sense that you could have an intermediate MTA decorate the message
with the incoming IP address (in some unspecified way)  but then have
the terminal MTA do the SPF validation.


S 2.2.
>      combination of these can be applied.
>   
>   2.2.  Formal Definition
>   
>      Formally, the header field is specified as follows using Augmented
>      Backus-Naur Form ([ABNF]):

An example would be kind of helpful here.


S 2.4.
>   
>      This ptype existed in the original specification for this header
>      field, but without a complete description or example of intended use.
>      As a result, it has not seen any practical use to date that matches
>      its intended purpose.  These added details are provided to guide
>      implementers toward proper use.

This text is odd in a bis draft, because "the original" is not 7601 or
7001.


S 5.
>      example.com receiving a message MUST delete or otherwise obscure any
>      instance of this header field bearing an authentication service
>      identifier indicating that the header field was added within
>      example.com prior to adding its own header fields.  This could mean
>      each MTA will have to be equipped with a list of internal MTAs known
>      to be compliant (and hence trustworthy).

It's not "known to be compliant" but rather "known to be trusted by
any MUA within the trust boundary"


S 5.
>      version (express or implied) that it does not support.  However, an
>      MTA MUST remove such a header field if the [SMTP] connection relaying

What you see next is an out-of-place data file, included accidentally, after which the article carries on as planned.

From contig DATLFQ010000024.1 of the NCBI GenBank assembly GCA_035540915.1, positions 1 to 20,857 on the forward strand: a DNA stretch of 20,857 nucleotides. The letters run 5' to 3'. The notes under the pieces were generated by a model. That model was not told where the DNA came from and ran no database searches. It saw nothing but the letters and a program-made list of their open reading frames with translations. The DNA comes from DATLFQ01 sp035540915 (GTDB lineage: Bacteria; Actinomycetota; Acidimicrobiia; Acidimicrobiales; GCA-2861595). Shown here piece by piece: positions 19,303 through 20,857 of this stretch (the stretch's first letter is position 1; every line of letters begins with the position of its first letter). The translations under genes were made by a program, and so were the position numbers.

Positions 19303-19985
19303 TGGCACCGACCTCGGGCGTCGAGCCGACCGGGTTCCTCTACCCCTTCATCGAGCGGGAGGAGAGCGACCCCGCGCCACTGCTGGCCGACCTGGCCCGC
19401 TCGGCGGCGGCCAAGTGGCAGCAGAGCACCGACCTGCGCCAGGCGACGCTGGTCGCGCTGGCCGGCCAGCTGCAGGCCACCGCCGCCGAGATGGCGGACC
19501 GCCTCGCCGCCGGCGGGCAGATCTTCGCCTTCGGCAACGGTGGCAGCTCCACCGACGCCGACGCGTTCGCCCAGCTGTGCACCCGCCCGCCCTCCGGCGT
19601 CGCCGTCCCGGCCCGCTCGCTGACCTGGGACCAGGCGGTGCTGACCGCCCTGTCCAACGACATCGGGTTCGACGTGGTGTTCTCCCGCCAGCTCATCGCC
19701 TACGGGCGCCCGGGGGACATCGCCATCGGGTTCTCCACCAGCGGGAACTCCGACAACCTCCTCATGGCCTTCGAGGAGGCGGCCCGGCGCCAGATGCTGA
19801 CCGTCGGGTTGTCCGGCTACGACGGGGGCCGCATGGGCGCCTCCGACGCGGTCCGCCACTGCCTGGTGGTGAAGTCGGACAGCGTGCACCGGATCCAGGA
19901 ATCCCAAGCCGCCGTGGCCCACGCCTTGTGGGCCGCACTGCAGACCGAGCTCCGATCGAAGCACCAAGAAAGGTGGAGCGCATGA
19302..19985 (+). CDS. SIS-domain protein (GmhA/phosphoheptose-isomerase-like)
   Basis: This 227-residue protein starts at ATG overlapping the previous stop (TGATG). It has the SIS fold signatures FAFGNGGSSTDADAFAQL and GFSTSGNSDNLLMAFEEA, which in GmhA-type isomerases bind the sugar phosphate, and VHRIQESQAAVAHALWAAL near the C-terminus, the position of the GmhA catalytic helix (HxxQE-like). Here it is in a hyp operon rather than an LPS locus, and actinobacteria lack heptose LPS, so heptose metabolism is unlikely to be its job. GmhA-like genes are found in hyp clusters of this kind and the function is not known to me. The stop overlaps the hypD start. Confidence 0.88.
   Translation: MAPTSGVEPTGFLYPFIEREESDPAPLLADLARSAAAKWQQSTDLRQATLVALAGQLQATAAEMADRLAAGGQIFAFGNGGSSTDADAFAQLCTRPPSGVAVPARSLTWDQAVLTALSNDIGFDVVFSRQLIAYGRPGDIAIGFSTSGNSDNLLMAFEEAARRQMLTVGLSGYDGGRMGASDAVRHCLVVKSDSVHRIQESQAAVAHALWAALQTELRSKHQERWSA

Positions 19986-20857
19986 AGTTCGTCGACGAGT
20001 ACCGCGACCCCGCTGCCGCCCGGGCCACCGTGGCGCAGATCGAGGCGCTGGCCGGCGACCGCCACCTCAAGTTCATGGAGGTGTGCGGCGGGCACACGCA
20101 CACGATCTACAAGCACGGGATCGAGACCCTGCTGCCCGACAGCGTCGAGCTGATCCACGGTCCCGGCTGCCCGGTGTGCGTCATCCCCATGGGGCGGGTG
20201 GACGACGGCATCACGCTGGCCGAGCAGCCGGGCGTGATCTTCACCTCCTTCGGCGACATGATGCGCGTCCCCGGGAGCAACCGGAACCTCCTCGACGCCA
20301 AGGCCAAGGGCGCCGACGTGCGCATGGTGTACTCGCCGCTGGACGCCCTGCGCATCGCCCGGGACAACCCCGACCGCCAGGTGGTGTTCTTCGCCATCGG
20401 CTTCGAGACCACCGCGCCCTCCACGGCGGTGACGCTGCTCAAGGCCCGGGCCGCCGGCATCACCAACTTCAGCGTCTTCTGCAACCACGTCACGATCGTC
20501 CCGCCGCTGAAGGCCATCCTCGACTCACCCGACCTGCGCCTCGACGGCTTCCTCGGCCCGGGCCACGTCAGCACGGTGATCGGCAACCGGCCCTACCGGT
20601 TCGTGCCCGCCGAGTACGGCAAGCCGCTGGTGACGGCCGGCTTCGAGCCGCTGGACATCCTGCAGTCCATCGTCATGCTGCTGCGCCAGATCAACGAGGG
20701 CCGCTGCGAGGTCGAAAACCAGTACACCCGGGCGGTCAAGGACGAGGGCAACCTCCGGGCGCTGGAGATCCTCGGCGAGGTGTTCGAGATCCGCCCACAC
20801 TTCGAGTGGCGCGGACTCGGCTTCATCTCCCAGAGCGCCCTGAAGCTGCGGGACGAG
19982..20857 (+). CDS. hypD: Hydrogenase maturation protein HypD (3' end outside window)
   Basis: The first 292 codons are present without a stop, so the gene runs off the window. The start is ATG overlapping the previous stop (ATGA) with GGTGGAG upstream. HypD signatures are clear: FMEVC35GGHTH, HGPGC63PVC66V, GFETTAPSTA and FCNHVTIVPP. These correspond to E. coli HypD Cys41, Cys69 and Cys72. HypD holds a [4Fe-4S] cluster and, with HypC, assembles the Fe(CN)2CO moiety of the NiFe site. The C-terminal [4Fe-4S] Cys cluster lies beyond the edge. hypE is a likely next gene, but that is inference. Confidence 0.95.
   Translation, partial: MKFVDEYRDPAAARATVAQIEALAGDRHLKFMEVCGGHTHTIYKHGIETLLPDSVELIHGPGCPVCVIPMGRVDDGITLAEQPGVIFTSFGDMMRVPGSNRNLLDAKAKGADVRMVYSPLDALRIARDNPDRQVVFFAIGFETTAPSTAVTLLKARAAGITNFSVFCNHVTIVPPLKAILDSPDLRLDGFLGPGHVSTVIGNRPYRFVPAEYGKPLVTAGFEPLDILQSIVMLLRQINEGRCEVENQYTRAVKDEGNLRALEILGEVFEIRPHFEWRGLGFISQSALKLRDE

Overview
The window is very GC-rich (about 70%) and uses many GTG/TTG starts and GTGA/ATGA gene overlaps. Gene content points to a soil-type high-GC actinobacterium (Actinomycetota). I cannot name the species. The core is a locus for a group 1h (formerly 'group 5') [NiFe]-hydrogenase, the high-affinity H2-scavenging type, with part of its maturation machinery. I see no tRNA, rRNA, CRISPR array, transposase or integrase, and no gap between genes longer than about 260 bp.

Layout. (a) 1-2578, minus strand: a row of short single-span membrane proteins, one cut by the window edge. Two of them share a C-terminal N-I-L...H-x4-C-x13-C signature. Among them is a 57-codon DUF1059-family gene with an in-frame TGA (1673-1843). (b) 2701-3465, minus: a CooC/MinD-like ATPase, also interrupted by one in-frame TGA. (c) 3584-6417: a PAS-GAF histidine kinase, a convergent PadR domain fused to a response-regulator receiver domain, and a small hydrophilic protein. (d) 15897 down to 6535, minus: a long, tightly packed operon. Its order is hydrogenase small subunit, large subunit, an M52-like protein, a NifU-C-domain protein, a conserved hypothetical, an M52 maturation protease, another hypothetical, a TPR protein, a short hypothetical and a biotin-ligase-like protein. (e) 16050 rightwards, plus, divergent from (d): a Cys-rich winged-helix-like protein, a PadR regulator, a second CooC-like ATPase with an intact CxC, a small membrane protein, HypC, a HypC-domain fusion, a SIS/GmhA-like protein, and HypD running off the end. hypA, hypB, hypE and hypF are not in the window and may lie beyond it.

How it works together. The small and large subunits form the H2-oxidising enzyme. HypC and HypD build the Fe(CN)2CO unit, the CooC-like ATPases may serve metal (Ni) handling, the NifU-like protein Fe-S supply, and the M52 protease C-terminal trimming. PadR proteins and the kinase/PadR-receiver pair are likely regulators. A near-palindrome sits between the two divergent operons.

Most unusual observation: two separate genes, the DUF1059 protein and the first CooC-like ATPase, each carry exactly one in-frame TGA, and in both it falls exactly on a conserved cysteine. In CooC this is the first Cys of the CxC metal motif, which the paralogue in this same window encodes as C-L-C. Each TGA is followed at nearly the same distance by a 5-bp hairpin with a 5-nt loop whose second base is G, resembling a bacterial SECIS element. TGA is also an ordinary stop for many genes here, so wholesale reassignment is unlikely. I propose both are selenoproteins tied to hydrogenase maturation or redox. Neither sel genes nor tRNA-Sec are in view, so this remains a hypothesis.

>      the message is not from a trusted internal MTA.  This means the MTA
>      needs to be able to understand versions of this header field at least
>      as late as the ones understood by the MUAs or other consumers within
>      its ADMD.

Doesn't this have the impact of breaking signatures as you just said
above?


S 7.1.
>   7.1.  Forged Header Fields
>   
>      An MUA or filter that accesses a mailbox whose messages are handled
>      by a non-conformant MTA, and understands Authentication-Results
>      header fields, could potentially make false conclusions based on
>      forged header fields.  A malicious user or agent could forge a header

I think the text here you want is that the MUA understands these
fields, not the non-conformant MTA. So perhaps you can rewrite this?


S 8.2.
>   
>      A message that was delivered by an MTA that conforms to this
>      specification and applied some message authentication:
>   
>           Authentication-Results: example.com;
>                     spf=pass smtp.mailfrom=example.net

Maybe this example would be good to put up front?


S 8.2.
>          to know how to do the work that upstream MTAs do; they only need
>          the results of that work.
>   
>      4.  Evaluations about the quality of a message, from simple token
>          matching (e.g., a list of preferred DNS domains) to cryptanalysis
>          (e.g., public/private key work), do have a cost and thus need to

This is not usually what we would call "cryptanalysis". Perhaps you
mean "cryptographic verification"?